Google's management has reportedly issued a 'code red' amid the rising popularity of the ChatGPT AI
The artificial intelligence-based chatbot is a small and sophisticated software, capable of overcoming the manipulations of the search engines, bypassing the censorship that the search engines apply to certain websites, and ignoring the artificial superiority that the search engines give to those who pay them a commission, or are identified with the political and business agenda they promote . The AI-based chatbot also threatens to wipe out Google's advertising business, which earned it $81 billion last year.
Google has issued a "code red" over the rise of the AI bot ChatGPT, The New York Times reported. CEO Sundar Pichai redirected some teams to focus on building out AI products, the report said. The move comes as talks abound over whether ChatGPT could one day replace Google's search engine.
Google's management has issued a "code red" amid the launch of ChatGPT — a buzzy conversational-artificial-intelligence chatbot created by OpenAI — as it's sparked concerns over the future of Google's search engine, The New York Times reported Wednesday.
Sundar Pichai, the CEO of Google and its parent company, Alphabet, has participated in several meetings around Google's AI strategy and directed numerous groups in the company to refocus their efforts on addressing the threat that ChatGPT poses to its search-engine business, according to an internal memo and audio recording reviewed by The Times.
In particular, teams in Google's research, trust, and safety division, among other departments, have been directed to switch gears to assist in the development and launch of AI prototypes and products, The Times reported. Some employees have been tasked with building AI products that generate art and graphics, similar to OpenAI's DALL-E, which is used by millions of people, according to The Times.
Google's move to build out its AI-product portfolio comes as Google employees and experts alike debate whether ChatGPT — run by Sam Altman, a former Y Combinator president — has the potential to replace the search engine and, in turn, hurt Google's ad-revenue business model.
Sridhar Ramaswamy, who oversaw Google's ad team between 2013 and 2018, said ChatGPT could prevent users from clicking on Google links with ads, which generated $208 billion — 81% of Alphabet's overall revenue — in 2021, Insider reported.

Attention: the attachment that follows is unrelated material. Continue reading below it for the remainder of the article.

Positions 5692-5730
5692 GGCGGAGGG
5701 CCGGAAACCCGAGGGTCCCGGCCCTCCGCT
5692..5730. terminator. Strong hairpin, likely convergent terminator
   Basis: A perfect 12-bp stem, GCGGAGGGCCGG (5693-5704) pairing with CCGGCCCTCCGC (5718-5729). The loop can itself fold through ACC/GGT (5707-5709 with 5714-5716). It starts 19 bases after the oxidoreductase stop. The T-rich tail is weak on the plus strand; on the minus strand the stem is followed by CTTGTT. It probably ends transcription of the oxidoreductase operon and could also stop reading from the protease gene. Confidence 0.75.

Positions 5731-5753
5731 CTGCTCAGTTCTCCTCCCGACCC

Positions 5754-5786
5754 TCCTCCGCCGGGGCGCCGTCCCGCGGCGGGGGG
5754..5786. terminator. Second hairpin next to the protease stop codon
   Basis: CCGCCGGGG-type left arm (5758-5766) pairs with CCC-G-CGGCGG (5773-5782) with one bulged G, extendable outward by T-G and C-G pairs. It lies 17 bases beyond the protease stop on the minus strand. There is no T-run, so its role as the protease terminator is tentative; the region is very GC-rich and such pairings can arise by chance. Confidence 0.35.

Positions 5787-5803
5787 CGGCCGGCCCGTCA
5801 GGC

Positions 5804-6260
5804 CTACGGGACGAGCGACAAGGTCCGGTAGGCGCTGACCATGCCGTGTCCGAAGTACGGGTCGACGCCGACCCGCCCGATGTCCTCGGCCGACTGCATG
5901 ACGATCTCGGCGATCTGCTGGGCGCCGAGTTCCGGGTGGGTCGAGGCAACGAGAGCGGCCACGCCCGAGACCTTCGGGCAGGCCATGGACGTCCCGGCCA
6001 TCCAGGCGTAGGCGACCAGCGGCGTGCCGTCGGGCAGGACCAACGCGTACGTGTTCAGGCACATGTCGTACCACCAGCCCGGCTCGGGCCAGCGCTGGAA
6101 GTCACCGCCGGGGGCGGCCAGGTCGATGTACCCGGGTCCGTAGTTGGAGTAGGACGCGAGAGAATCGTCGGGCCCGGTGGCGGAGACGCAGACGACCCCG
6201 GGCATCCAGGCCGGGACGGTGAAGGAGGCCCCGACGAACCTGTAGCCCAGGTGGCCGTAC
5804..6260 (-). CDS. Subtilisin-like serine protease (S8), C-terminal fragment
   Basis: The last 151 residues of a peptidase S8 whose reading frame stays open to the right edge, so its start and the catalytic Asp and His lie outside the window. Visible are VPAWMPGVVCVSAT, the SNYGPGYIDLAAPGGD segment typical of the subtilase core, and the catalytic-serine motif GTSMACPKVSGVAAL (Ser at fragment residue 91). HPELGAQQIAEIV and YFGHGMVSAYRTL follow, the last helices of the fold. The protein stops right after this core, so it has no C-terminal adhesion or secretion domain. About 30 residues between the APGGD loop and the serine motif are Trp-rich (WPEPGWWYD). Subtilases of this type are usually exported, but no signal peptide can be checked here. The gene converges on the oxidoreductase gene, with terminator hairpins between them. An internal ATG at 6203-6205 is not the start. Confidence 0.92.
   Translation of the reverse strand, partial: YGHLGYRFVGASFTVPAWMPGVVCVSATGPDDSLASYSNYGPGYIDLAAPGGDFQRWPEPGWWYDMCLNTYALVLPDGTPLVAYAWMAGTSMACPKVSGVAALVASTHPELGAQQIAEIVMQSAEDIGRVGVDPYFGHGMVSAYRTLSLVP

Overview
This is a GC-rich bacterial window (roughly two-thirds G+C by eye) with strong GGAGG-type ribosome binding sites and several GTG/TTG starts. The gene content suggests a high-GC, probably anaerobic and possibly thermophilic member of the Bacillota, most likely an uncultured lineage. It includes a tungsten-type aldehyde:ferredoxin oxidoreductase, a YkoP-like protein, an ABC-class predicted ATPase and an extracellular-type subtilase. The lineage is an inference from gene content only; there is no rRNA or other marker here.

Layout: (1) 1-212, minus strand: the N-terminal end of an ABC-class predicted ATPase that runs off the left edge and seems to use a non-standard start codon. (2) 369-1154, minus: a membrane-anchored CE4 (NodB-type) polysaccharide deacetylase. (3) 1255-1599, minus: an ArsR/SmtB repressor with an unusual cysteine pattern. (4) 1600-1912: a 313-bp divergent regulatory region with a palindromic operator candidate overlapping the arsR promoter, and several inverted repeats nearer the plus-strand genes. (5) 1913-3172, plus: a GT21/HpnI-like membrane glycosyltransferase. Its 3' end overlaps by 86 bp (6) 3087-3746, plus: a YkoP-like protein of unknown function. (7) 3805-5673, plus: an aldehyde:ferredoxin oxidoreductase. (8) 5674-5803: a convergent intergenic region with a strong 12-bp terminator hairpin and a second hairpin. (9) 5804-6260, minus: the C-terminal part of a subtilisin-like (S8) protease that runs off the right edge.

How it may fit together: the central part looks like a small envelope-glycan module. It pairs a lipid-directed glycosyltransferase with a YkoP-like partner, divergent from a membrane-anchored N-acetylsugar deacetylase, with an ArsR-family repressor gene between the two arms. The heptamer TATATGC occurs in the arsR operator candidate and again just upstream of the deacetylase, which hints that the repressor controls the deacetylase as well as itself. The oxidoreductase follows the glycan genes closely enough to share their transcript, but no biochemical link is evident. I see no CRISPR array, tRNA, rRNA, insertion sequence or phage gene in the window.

ChatGPT, which amassed over 1 million users five days after its public launch in November, can generate singular answers to queries in a conversational, humanlike way by collecting information from millions of websites. Users have asked the chatbot to write a college essay, provide coding advice, and even serve as a therapist.
But some have been quick to say the bot is often riddled with errors. ChatGPT is unable to fact-check what it says and can't distinguish between a verified fact and misinformation, AI experts told Insider. It can also make up answers, a phenomenon that AI researchers call "hallucinations."
The bot is also capable of generating racist and sexist responses, Bloomberg reported.
Its high margin of error and vulnerability to toxicity are some of the reasons Google is hesitant to release its AI chatbot LaMDA — short for Language Model for Dialogue Applications — to the public, The Times reported. A recent CNBC report said Google execs were reluctant to release it widely in its current state over concerns over "reputational risk."
Chatbots are "not something that people can use reliably on a daily basis," Zoubin Ghahramani, who leads the Google's AI lab Google Brain, told The Times before ChatGPT was released.
Instead, Google may focus on improving its search engine over time rather than taking it down, experts told The Times.
As Google reportedly works full steam ahead on new AI products, we might get an early look at them at Google's annual developer conference, I/O, which is expected to take place in May.